What is a colon?
What is a colon?
A colon is a punctuation mark that can be used to introduce a list or to separate two independent but linked clauses (colons are used to stress that both clauses in the sentence are closely linked and the second clause emphasises, adds clarification, or adds further detail to the first clause).
It looks like two dots, one on top of the other:
When colons are used to introduce an item or series of items, the first word written after the colon does not need to be capitalised.
A colon can also be used to separate clauses within a sentence. The clause after the colon is used to
- conclude the clause before it
- explain the clause before it and enhance its meaning.
In some cases, colons are also used to introduce a quotation or direct speech. For example:
How are colons taught in primary school?
Children are taught to use colons to introduce a list first, then taught to use colons to punctuate clause boundaries.
Children will be introduced to types of writing that use colons for lists, such as recipes. Children will then be asked to identify the correct location to insert a colon, and then be expected to use them for lists in their writing. For example:
Colons used to separate independent clauses are taught in in Key Stage 2.
Once children have consolidated their knowledge of sentence types and clauses, they will be introduced to colons and semi-colons used at clause boundaries. This will usually happen first through worksheets, in which they will have to insert a colon into the correct place within a sentence, before they start to use them in their writing.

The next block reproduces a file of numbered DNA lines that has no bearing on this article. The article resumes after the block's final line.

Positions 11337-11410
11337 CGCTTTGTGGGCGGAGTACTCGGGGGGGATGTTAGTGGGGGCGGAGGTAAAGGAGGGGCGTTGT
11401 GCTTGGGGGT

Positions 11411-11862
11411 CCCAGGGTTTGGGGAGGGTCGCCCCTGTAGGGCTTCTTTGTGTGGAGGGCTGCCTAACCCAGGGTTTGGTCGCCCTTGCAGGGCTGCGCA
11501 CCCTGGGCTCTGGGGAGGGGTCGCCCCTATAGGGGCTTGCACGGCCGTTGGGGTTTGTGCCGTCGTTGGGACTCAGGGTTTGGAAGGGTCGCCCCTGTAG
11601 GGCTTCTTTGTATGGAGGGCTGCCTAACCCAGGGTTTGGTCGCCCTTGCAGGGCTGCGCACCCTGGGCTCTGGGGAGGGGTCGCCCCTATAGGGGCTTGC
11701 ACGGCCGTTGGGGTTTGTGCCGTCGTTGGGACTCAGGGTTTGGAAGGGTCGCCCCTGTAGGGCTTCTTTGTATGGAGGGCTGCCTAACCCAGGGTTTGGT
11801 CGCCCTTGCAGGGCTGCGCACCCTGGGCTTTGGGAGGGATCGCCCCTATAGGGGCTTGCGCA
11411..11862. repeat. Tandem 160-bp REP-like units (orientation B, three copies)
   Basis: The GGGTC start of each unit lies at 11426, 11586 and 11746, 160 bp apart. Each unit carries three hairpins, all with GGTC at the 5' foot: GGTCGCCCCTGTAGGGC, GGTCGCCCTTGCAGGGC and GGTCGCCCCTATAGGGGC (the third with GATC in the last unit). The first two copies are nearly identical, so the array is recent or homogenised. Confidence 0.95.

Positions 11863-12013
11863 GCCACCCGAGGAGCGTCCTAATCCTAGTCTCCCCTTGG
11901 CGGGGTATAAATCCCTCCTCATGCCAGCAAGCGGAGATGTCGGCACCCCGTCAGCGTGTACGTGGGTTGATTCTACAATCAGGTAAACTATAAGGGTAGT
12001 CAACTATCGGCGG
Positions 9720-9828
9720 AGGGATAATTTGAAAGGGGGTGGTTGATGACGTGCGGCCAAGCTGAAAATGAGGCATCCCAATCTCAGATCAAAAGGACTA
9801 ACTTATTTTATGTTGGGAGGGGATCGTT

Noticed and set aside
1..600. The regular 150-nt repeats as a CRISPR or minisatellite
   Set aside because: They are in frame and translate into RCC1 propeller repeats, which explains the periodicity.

When are colons taught in the primary-school classroom?
Children first start using colons to introduce lists in Year 3.
Colons to separate clauses are first introduced in Upper Key Stage 2, usually in Year 5 or Year 6, as they can be tricky to use. It can be difficult to determine when to use a colon and when to use a semi-colon at clause boundaries; semi-colons tend to be used when the clauses are closely linked and continue on from one another, and when you could use a co-ordinating conjunction to link the clauses.
By the time children are assessed in KS2 SATs, children will be expected to be able to insert colons in the correct place within a sentence. This is an example of a colon question they might be asked to answer in the Grammar, Punctuation and Spelling test:
Children who leave primary school working at the expected standard for writing will be expected to make some use of colons accurately in their writing. Children who are exceeding expectations or working at greater depth will need to provide evidence that they can use punctuation such as colons and semi-colons consistently and accurately to enhance the meaning and avoid confusion within a sentence.